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Buon Halloween Posted by on Oct 31, 2019 in Culture, History

Buon Halloween! 

Today is the notte di Halloween! Maybe you’re wondering, do Italians celebrate Halloween? Although it is certainly not a recognized and popular holiday, it has been growing in popularity, especially among the youth!

Some kids may head out to do some trick-or-treating, or dolcetto-scherzetto, and some adults may dress up in costume, or costumi, for fun while they go out to a bar, but don’t expect the magnitude that is Halloween night in the US. However, there are a few Italian cities that have taken the tradition and have capitalized on it!

Corinaldo, in the Marche region, has nicknamed themselves the Italian capital of Halloween. For a week leading up to Halloween, this medieval walled city features shows, activities, decorations, and even a “Miss Witch” or, Signorina Strega, competition!

Corinaldo

In Borgo a Mazzano, not far from Lucca, Tuscany, the city boasts the first and biggest Halloween celebration in Italy. The celebration takes place around the “Devil’s Bridge” in the town and originated in 1993. There are also games and decorations, a zombie festival, horror movies, and an interactive game called “La Notte Nera.” Check out their website: http://www.halloweencelebration.it.

Triora, close to Imperia in the region of Liguria, is also a city known for their Halloween celebrations. The town was where the last witch trials were held during the Renaissance, and therefore has developed many folk-lore and horror themed events, one of which falls on Halloween. The “City of Witches” or streghe have posted some pictures of their annual celebrations on their website: http://nuke.triorando.it/Home/tabid/160/Default.aspx/.

Triora

Despite Halloween not being a recognized holiday in Italy, it is surrounding two that are. November 1st is the Catholic holiday of All Saints’ day, or Ognissanti or Tutti I Santi, and November 2nd is All Souls’ Day, or Il Giorno dei Morti. During these holidays, Italian cemeteries are filled as relatives pay respect to their ancestors by cleaning their graves and leaving flowers, candles, and wreaths. These are both feast days, where Italians will gather and eat as a family to celebrate. All Saints’ day is a public holiday, so Italians will have off, but All Souls’ day is not.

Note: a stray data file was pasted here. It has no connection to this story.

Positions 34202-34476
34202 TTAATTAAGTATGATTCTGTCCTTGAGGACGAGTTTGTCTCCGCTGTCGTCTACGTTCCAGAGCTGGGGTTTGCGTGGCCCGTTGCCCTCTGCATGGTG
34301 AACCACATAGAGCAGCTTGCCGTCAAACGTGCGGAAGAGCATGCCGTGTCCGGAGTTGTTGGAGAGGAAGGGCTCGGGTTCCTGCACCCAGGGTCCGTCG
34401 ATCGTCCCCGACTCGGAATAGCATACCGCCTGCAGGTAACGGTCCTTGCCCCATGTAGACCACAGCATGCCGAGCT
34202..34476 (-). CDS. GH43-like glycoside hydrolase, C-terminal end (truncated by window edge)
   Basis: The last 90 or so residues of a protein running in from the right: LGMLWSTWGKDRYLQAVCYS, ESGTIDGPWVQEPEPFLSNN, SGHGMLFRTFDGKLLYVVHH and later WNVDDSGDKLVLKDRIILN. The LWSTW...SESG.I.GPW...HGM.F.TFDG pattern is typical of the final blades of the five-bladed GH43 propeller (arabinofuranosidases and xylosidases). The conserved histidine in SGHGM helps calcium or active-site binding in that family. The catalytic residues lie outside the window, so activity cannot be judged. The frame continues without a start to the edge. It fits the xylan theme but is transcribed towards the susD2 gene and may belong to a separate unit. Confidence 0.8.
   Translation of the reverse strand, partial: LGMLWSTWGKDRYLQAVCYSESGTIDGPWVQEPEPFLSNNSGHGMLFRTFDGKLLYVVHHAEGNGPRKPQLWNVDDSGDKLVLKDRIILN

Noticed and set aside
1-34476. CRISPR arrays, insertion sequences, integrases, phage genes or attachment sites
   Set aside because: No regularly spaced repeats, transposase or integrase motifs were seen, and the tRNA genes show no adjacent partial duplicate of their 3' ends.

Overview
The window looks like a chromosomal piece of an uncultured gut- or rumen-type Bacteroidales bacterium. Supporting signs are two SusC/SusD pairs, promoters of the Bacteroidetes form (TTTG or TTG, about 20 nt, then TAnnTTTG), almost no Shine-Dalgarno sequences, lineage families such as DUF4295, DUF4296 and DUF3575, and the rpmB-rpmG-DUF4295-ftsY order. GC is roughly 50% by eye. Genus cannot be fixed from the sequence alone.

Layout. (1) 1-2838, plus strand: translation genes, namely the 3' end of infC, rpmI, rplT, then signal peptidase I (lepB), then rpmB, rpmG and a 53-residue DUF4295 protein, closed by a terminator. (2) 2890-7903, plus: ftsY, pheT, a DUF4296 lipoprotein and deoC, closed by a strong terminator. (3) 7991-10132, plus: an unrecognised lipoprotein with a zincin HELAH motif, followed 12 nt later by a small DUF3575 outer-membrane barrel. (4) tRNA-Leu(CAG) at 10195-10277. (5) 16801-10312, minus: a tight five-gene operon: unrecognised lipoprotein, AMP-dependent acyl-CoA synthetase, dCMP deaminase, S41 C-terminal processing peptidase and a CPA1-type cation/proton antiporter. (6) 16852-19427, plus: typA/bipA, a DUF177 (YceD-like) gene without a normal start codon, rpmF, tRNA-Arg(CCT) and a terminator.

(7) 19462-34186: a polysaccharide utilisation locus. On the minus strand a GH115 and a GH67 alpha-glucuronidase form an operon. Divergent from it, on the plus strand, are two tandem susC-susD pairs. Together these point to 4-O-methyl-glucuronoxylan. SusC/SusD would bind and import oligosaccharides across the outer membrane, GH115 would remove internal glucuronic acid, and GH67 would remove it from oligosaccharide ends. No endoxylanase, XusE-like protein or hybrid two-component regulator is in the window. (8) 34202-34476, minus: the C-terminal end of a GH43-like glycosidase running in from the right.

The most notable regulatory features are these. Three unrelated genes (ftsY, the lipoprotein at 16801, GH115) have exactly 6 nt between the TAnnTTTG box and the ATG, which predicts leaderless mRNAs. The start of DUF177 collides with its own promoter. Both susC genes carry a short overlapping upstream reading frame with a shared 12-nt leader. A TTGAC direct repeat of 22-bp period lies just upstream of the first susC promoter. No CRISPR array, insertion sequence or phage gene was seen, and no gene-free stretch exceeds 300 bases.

Tocca a voi! Have you ever been in Italy during the time of Halloween or All Saints’ Day and All Souls’ day? What did you think, what did you experience?

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Comments:

  1. Eileen:

    T here is a small hill top village , Monzone Alto.in Lunigiana, where the whole village takes part in the preparation for Halloween. Narrow steep streets are transformed into dark tunnels with nooks and crannies containing ghoulish scenes; the villagers dress up in all manner of costumes. The steps are lit by candles. None of this would happen in England as health and safety rules would prevent it. All free with a donations box at the one entrance. And of course the usual array of food and drink. Fantastic effort and very atmospheric.

  2. Margaret:

    Although this experience did not occur in Italy I would like to share it. Five years ago on All Souls Day I was in Santiago de Compostela in Spain where I participated in the mass and a processional in the attached courtyard of the cathedral where there were people buried under the walkway. It was a very impressive and moving ceremony with several robed priests leading us in prayers and responses from the followers as we approached each. What made it even more meaningful for me was that my father had died exactly a year prior.

  3. John Au:

    Molto interessante, grazie.
    E’ possible che scriva un blog su l’uso della parola “pure” in italiano?


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